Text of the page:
People can record COVID-19 vaccination process, says Khairy following claims of improperly administered doses
KUALA LUMPUR: Vaccine recipients can now record themselves being jabbed at COVID-19 vaccine distribution centres, said Malaysia's Minister of Science, Technology and Innovation Khairy Jamaluddin.
This followed several claims of improperly administered doses involving underdosage, empty syringe and others since the national vaccination drive began in February.
“To ensure no more uncertainty, I have ordered that firstly, as usual, we ensure the SOPs (standard operating procedures) are in existence - to show the recipient the syringe which has been filled with the correct dosage before vaccination takes place," said Mr Khairy, who is the coordinating minister of the national COVID-19 immunisation programme.
“And number two, I have given approval, and I’ve also obtained the Minister of Health’s approval, that if there were orders not to allow (video recording), now, recipients can video their vaccination,” he said in a press conference on Friday (Jul 23) alongside Health Minister Adham Baba.
READ: 'Quite impossible' for COVID-19 vaccine recipient to be injected with empty syringe, says Selangor health department
Mr Khairy added this would ensure both the recipients and the health personnel had hard proof that the former had received their proper vaccine dosage.
He said there had only been 13 police reports on alleged empty vaccinations made, and urged the Malaysian public to take the viral reports of such claims in the context of 16 million doses cumulatively administered nationwide thus far.
About 500,000 doses of vaccines are administered by frontliners daily, he added.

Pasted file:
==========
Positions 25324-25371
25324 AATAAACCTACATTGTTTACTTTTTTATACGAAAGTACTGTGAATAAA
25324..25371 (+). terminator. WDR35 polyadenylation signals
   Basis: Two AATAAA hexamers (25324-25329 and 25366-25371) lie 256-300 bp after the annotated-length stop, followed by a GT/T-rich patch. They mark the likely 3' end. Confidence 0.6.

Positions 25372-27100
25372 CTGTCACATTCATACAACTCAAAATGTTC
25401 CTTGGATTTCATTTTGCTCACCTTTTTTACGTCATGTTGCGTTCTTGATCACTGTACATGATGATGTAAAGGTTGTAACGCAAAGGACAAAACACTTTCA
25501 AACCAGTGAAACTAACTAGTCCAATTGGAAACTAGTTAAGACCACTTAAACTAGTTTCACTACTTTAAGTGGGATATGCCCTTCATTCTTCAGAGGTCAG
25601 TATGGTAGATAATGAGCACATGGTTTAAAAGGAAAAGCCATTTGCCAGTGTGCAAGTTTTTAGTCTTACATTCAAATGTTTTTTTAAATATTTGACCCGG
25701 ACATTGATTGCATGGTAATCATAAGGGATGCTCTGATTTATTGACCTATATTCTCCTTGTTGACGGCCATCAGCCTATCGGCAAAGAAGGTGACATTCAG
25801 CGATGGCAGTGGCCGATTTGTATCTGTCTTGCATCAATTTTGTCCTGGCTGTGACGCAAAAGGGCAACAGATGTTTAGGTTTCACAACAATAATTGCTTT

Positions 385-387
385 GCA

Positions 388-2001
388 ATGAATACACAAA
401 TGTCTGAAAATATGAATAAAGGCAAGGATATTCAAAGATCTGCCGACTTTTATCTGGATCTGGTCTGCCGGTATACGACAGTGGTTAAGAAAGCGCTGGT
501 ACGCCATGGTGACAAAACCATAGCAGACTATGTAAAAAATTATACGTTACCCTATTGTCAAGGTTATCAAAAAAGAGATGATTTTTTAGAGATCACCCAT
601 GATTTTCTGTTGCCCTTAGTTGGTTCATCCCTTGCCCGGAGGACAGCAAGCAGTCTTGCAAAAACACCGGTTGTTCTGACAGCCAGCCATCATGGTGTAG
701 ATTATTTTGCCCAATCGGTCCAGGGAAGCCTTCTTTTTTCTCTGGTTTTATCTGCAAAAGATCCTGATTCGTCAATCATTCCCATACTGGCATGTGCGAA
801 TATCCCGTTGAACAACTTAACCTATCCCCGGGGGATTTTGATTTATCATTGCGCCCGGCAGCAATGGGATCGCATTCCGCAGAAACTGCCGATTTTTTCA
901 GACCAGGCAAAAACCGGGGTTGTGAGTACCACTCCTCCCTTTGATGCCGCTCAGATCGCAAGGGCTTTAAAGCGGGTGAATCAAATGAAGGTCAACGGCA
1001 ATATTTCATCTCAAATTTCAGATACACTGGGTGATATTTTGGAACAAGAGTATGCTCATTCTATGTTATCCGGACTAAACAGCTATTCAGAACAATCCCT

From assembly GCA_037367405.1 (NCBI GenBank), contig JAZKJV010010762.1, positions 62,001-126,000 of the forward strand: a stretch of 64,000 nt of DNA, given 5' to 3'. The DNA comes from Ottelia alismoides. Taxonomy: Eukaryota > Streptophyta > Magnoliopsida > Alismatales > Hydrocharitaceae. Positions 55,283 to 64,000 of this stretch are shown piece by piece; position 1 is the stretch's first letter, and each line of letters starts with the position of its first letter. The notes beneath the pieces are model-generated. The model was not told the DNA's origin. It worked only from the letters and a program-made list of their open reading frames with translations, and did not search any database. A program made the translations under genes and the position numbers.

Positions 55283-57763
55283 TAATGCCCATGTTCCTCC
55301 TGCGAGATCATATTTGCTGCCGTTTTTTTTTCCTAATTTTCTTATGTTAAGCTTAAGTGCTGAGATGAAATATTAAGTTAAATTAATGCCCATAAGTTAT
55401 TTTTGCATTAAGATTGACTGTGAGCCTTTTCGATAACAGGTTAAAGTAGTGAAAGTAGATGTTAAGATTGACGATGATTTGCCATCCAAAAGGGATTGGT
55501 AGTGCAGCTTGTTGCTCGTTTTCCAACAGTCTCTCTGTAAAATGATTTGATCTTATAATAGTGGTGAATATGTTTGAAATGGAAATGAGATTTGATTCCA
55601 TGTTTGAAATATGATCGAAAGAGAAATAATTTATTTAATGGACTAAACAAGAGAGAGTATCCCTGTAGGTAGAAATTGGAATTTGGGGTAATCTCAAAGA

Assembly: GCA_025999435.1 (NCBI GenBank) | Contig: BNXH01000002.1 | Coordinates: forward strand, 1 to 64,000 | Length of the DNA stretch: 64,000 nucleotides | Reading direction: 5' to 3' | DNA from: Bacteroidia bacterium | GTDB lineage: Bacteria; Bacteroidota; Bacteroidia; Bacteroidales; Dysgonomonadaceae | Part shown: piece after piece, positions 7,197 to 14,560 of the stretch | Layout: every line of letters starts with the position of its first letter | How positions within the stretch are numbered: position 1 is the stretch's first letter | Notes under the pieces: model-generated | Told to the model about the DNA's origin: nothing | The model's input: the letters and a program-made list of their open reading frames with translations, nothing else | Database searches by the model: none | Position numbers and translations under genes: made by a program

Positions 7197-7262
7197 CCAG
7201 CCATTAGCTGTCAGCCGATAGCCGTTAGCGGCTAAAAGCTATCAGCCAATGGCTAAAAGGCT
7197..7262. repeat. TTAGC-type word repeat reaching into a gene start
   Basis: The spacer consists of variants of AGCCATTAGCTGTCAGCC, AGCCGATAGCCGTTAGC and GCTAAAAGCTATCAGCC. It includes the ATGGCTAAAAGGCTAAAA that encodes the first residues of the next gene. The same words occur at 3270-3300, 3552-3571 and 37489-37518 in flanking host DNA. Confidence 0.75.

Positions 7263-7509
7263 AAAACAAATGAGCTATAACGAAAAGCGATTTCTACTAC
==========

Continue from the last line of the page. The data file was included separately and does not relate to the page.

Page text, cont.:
The minister said of the 13 police reports made, a number had been concluded as misunderstanding, and the complainants had erased their postings from their social media.
“There are also cases where the complainants made a police report because their arms did not feel numb, because there were no side effects from the vaccines,” he said, adding that the side effects of vaccination differ from one person to the next.
Earlier this week, a video was shared on social media, purportedly showing a nurse injecting the syringe needle into a recipient's arm and then withdrawing it without pushing the plunger. The incident happened at a drive-through facility.
A man had separately claimed on Facebook that he was jabbed with an empty syringe - with its plunger already pushed to the end - at the Malaysia International Trade and Exhibition Centre in Kuala Lumpur on Jul 17.
In May, an elderly woman had to be jabbed twice after it was discovered that her first vaccination was not complete with no vaccine actually injected into her arm.
READ: Malaysia COVID-19 task force cooperating with authorities over claims of improperly administered vaccine doses
Mr Khairy said on Friday that the nurse in a viral case in an army facility in Kedah had admitted negligence because of fatigue.
The minister said that the nurse in question had been given a warning by the army chief and she would also have to face disciplinary action from the health ministry.
Mr Khairy also added that police investigations thus far showed there was no direct link between the alleged "empty injection" cases and syndicates selling vaccines.
Mr Khairy said human error in dispensing vaccines was common worldwide.
“But two wrongs don’t make a right, so for those cases where there is human negligence, I apologise and of course, we will do better,” he said.
In a Facebook posting hailing the new record of 507,050 doses administered at the close of Jul 22, Prime Minister Muhyiddin Yassin announced that 46.7 per cent of Malaysia's adult population had received at least one vaccination dose, while 21.8 per cent had completed both doses.
Malaysia has seen a sharp spike in COVID-19 deaths over the past few days, with the highest fatality at 199 on Jul 21.
The country reported yet another record high of 15,573 new cases on Friday, bringing the total tally to 980,491 cases, with 7,574 deaths.